How archaeologists discovered ‘remarkable 2,000-year-old Roman secret’

How archaeologists discovered ‘remarkable 2,000-year-old Roman secret’

How archaeologists discovered ‘remarkable 2,000-year-old Roman secret’

By chance, POMPEII archaeologists stumbled across a “remarkable” 2,000-year-old Roman Empire secret.

Mount Vesuvius erupted in one of the deadliest volcanic eruptions in history in 79 AD, sprawling a cloud of superheated tephra and gases up to 21 miles in the air.

Pompeii archaeologists made a discoverya

This natural disaster expelled molten rock, pulverized pumice, and hot ash at a rate of 1.5 million tonnes per second, obliterating Roman towns and burying thousands under the burning rubble. However, the horrific incident also covered the city in a dense layer of material, leaving the possibility of discovery to this day.

One such discovery was made in 2014, thanks to the work of archaeologists in Italy, that led to the reproduction of a recipe for a 2,000-year-old sauce called garum.

Earlier this month, Channel 5’s series “Ancient Mysteries” explained how the discovery was made.

The narrator said: “Garum became the condiment of choice across the Empire, used for cooking and enjoyed as a garnish, it was the quintessential Roman ingredient.

The team found hoards of garam stores

“The secrets of why Romans consumed so much of it have remained elusive because it had been thought that the original recipe for garum had been lost to time.

“But now it’s being resurrected thanks to an incredible discovery in one of ancient Rome’s most fascinating lost cities – Pompeii.

“In 2014, Professor Dario Bernal-Casasola and his team from the University of Cadiz began excavating at Pompeii in search of garum frozen in time.” The series continued, explaining how the recipe was deciphered. 

It added: “In an incredible stroke of luck, the team found a garum store and, inside, were 2,000-year-old traces of the sauce itself.

“Now, for the first time ever, an actual sample of garum could be analysed to find out exactly what it was made of with experimental scientist Dr Victor Pallassios.

“Through microscopic analysis, the team found pollen grains revealing that a selection of herbs were used in Pompeii to flavour the sauce.

“And the sample told them exactly what species of fish was used.” Dr Victor Pallassios then revealed the exact ingredients used to make the sauce.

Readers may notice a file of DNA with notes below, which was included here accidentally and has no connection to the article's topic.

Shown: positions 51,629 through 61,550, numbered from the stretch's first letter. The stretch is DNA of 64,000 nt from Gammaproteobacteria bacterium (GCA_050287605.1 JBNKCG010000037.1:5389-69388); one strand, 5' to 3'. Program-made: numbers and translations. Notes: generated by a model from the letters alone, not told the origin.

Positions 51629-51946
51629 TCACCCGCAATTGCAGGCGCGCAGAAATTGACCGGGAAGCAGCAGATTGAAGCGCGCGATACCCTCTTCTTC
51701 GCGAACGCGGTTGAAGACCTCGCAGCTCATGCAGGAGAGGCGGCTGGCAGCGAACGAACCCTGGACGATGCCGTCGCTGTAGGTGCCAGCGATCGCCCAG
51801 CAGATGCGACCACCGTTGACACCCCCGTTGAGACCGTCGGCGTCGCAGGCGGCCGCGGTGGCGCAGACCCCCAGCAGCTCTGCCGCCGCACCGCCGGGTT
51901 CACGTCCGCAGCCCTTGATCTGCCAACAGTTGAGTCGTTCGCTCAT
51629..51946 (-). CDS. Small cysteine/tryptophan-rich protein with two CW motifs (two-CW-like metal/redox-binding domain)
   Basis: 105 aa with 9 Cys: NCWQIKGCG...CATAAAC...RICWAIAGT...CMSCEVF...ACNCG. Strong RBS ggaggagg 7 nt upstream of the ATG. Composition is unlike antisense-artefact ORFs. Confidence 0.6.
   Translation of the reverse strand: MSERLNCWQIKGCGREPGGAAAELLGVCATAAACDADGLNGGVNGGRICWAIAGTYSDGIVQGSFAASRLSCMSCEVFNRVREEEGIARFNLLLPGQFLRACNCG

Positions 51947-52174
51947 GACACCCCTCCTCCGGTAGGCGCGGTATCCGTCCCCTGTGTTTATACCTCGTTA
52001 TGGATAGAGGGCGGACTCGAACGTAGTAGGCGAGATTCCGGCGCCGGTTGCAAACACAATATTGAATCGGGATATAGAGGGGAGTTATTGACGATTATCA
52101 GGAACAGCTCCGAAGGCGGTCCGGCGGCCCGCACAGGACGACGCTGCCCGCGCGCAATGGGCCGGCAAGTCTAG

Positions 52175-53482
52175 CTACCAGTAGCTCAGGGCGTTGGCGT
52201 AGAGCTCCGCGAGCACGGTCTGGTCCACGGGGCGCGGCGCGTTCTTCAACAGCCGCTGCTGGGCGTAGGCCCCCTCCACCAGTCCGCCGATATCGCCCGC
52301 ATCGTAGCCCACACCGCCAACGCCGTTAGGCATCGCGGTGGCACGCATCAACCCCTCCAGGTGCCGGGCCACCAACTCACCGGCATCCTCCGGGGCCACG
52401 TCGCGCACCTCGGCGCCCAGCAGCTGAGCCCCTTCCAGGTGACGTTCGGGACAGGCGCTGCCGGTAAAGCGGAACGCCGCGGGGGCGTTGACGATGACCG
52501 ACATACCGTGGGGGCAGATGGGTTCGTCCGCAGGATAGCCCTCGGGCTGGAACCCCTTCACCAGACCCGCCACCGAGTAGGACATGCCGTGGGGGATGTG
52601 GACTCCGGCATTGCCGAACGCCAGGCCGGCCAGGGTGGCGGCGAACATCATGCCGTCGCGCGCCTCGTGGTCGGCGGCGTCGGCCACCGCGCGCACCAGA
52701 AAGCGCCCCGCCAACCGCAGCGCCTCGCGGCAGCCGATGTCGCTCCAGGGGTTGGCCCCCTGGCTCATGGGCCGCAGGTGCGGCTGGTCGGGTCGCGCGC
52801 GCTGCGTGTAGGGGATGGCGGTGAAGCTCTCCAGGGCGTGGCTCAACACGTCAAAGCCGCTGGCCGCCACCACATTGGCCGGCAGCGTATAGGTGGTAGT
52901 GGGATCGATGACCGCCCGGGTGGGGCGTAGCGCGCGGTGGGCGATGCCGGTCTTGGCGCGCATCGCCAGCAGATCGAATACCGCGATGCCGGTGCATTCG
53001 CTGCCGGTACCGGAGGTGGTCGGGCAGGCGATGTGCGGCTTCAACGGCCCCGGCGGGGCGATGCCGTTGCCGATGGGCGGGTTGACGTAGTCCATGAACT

He said: “Surprisingly, even after 2,000 years, it still smells of garum, it smells of fish. “The spices are characteristic of the Mediterranean – rosemary and coriander.

Samples of garum still remained

“The remains have allowed us to study the bones in order to know the species that they were using, we know it was being produced with anchovies.”

Dr Benedict Lowe from the University of North Alabama explained why the discovery was so important.

He added: “Garum is found everywhere, in every house, regardless of wealth. “Everybody was eating it, this was the ketchup of the Roman world.”

The narrator went on to reveal the secrets to the sauce. He said: “The team found that one part of the fish was key to the whole concoction, its intestines.

“These have enzymes that literally digest the protein in the fish muscle, turning it to liquid.  “Archaeologists have found ancient garum-making tanks across the Roman world.

“The fish was left to ferment with salt in the higher tanks, and as they did, the pipes drained the resulting liquid into the lower reservoir, capturing the juice. “The large quantities of salt used in the fermenting process meant the sauce would keep for years.

“The result was a tasty protein-packed shake that provided much-needed nutrients for the mainly cereal-based Roman diet.”

Like the modern fermented soy product soy sauce, fermented garum is a rich source of umami flavouring, including monosodium glutamate.

When mixed with wine, vinegar, black pepper, or oil, garum enhances the flavour of a wide variety of dishes, including boiled veal and steamed mussels.  However, it was also used by peasants to improve the taste of bread.

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